Despite the ongoing repairs to global economies in the aftermath of the financial crisis, an even bigger danger threatens financial markets worldwide.
A looming retirement crisis, though seemingly far on the horizon, has a destructive potential of far greater magnitude.
First, let us remind ourselves of the growing scale of the problem. According to International Monetary Fund research, the public pension expenditure for advanced economies reached 9.1 per cent of gross domestic product in 2010, compared to 3.8 per cent in 1960. Projecting the estimates forward, that burden on growth is expected to rise to 11.9 per cent by 2050. The emerging economies do not fare much better despite much younger populations: by 2050, the average pension drag on their GDP is likely to be 8.5 per cent.
So, how did we get into this mess? Mainly by living longer but not retiring much later; by consuming today and not saving enough for tomorrow; and, especially in the West and in China, by enjoying childhood but then having fewer children.
The growing problem begs an obvious question: is there an ideal retirement system that could provide a solution?
First, the government must take the lead by providing an overarching framework and clear objectives. Many countries already have retirement systems that are diversified across a number of pillars: these usually include a mandatory public pension, a mandatory and fully-funded occupational or personal pension, and a voluntary fully-funded option. Such a combination is supported by multiple stakeholders, including individuals, employers and the government representing the interests of a number of generations of the wider community. The inevitable tensions between these stakeholders need to be balanced by the retirement framework to ensure fairness and sustainability.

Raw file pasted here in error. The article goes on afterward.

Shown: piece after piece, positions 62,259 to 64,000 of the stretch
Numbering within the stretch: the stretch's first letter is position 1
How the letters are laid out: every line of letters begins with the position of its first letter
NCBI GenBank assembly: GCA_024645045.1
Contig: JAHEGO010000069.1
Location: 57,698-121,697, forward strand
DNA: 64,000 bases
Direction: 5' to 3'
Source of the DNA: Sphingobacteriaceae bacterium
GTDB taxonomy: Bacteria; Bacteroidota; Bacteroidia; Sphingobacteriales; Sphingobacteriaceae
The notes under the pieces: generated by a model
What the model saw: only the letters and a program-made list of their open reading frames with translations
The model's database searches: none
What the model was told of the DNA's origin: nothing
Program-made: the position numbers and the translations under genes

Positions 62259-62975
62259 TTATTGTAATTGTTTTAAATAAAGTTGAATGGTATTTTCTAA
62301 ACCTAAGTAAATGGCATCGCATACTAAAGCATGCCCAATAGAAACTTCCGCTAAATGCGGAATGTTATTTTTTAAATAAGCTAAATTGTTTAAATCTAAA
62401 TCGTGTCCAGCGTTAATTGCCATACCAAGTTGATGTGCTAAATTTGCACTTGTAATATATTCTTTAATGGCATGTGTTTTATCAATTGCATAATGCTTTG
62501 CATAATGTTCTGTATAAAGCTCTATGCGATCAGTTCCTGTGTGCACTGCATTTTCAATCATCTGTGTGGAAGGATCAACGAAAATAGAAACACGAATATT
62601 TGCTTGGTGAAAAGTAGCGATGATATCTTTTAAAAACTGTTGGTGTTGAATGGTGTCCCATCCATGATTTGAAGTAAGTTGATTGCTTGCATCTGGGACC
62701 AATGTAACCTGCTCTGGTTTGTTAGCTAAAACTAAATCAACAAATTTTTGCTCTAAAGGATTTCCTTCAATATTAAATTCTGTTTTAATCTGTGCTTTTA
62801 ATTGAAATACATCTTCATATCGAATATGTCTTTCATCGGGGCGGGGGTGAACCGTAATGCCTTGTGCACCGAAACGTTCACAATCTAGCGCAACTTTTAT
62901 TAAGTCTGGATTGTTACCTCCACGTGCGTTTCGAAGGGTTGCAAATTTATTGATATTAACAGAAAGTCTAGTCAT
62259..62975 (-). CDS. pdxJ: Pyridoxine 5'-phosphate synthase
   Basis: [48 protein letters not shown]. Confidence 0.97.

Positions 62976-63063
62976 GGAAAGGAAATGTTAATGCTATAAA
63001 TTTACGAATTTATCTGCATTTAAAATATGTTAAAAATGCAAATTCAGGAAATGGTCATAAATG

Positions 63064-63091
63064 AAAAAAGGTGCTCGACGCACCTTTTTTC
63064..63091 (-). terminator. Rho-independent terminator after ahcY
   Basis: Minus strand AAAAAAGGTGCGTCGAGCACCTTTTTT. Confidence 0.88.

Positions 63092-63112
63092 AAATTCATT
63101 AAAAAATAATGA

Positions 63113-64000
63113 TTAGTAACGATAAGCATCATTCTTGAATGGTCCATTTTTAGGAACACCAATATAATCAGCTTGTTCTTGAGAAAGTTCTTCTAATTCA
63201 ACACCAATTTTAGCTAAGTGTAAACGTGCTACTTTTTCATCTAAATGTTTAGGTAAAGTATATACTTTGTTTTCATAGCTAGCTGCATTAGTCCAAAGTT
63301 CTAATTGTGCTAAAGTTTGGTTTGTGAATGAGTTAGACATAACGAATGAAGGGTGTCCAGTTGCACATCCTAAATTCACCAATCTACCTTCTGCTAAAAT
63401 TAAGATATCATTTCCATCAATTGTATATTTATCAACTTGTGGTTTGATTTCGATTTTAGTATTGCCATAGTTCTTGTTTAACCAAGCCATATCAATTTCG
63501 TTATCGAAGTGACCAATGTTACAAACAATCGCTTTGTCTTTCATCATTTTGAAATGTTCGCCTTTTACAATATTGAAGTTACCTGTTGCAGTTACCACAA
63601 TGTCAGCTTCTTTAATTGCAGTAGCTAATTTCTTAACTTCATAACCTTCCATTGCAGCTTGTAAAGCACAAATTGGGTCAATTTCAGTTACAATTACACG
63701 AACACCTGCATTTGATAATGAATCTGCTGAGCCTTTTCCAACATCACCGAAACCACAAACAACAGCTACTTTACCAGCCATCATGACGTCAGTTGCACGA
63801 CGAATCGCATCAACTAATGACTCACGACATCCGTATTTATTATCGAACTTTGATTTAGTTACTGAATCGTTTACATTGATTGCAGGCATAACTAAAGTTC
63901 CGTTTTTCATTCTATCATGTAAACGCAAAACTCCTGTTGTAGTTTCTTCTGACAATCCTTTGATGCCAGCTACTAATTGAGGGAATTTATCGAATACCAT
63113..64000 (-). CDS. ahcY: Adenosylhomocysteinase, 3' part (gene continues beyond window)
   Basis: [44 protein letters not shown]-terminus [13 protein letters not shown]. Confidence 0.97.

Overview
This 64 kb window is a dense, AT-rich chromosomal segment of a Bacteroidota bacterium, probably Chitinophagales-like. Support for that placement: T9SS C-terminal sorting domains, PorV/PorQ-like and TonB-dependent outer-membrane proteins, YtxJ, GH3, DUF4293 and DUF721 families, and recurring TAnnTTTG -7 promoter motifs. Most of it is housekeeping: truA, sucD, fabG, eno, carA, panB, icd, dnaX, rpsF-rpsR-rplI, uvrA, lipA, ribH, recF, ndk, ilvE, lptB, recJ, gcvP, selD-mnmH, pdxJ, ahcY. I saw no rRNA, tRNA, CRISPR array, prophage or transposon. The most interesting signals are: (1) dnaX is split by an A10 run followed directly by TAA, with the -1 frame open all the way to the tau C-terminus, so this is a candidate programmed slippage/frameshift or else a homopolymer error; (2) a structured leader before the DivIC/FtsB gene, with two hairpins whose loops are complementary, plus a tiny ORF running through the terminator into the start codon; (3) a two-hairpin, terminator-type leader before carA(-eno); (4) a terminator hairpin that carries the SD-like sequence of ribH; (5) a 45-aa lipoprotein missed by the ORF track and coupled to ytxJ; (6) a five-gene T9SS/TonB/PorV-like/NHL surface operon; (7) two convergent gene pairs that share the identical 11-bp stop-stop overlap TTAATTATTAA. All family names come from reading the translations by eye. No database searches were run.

The greatest challenge to any voluntary savings regime is the all-too-human temptation to consume now and postpone contributions when retirement seems far away. Also, most people avoid having to make a decision about their retirement, thereby wasting precious years of accumulation. In such circumstances, behavioural economics suggests that paternalistic nudges may have a positive influence, pushing some non-savers towards savings.
Modern patterns of employment mean that most people are likely to change jobs several times during their career. Therefore, occupational pension savings should be portable and all contributions and accrued benefits should vest with the individual immediately.
Retirement savings mainly provide for a stream of income during retirement. However, some flexibility in drawing upon the savings to suit preferences and a variety of needs may incentivise contributions during the accumulation phase. An ideal system would allow drawing on a limited portion of the savings as a capital sum during retirement.
The total cost of the retirement system, including all direct and indirect costs of investment and its administration, will have a significant impact on the investment returns, and therefore on the value of the savings on retirement. To encourage efficiency at every level of the system, there should be open and fair competition among providers of various services, and all costs should be made as transparent as possible.